HyperLink HyperLink

Featured Report

Subject:

Sanger sequencing

Sanger sequencing is a method of DNA sequencing based on the selective incorporation of chain-terminating dideoxynucleotides by DNA polymerase during in vitro DNA replication. Developed by Frederick Sanger and colleagues in 1977, it was the most widely used sequencing method for approximately 25 years. More recently, Sanger sequencing has been supplanted by "Next-Gen" sequencing methods, especially for large-scale, automated genome analyses. However, the Sanger method remains in wide use, primarily for smaller-scale projects and for obtaining especially long contiguous DNA sequence reads (>500 nucleotides). The Sanger (chain-termination) method for DNA sequencing. ^ Sanger F, Coulson AR (May 1975). "A rapid method for determining sequences in DNA by primed synthesis with DNA polymerase". J. Mol. Biol. 94 (3): 441–8. doi:10.1016/0022-2836(75)90213-2. PMID 1100841.  ^ Sanger F, Nicklen S, Coulson AR (December 1977). "DNA sequencing with chain-terminating inhibitors". Proc. Natl. Acad. Sci. U.S.A. 74 (12): 5463–7. Bibcode:1977PNAS...74.5463S. doi:10.1073/pnas.74.12.5463. PMC 431765. PMID 271968.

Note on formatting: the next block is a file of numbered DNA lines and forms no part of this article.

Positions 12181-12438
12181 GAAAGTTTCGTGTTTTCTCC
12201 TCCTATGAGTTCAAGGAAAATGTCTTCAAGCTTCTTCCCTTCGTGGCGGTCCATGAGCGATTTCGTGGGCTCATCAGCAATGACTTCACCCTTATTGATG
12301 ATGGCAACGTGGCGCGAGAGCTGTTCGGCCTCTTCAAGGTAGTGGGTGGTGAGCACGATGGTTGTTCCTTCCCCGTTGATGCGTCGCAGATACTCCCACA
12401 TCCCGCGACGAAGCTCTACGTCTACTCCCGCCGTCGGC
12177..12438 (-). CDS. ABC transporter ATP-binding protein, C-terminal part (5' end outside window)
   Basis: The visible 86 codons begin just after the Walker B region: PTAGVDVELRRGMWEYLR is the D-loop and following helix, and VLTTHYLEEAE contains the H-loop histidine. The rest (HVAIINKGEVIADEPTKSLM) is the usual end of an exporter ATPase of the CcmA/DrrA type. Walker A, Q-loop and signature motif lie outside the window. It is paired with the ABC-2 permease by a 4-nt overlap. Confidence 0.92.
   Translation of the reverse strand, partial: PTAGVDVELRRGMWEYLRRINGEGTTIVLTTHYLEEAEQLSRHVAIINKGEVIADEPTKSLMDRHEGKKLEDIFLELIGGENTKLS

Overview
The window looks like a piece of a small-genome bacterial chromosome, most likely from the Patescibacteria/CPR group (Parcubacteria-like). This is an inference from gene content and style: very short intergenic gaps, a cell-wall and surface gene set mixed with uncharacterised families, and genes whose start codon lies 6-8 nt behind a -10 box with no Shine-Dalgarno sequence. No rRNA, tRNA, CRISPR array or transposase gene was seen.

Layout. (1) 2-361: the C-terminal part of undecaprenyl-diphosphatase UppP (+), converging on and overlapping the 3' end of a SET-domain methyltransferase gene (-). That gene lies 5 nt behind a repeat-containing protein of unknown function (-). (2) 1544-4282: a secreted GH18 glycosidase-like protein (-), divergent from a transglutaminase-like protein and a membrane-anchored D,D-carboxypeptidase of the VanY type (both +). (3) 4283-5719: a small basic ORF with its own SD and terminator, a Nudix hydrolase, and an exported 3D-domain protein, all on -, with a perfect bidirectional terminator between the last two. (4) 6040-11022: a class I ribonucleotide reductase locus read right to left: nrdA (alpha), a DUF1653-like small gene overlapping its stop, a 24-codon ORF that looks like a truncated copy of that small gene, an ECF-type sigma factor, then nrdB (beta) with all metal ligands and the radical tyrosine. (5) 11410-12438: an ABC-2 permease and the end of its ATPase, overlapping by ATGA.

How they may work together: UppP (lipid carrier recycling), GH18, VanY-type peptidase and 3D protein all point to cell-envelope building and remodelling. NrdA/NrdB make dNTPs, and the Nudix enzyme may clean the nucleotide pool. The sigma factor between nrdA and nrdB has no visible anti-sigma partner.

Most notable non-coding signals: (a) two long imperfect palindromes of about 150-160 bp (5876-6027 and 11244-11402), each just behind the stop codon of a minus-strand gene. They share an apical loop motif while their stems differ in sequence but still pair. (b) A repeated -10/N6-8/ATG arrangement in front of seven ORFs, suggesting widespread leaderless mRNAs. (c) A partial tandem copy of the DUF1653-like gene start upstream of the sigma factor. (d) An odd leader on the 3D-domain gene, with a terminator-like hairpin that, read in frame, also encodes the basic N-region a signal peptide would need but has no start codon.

Created By: System
Join To Create/Save Reports
 
 
Forgot Password

Related Reports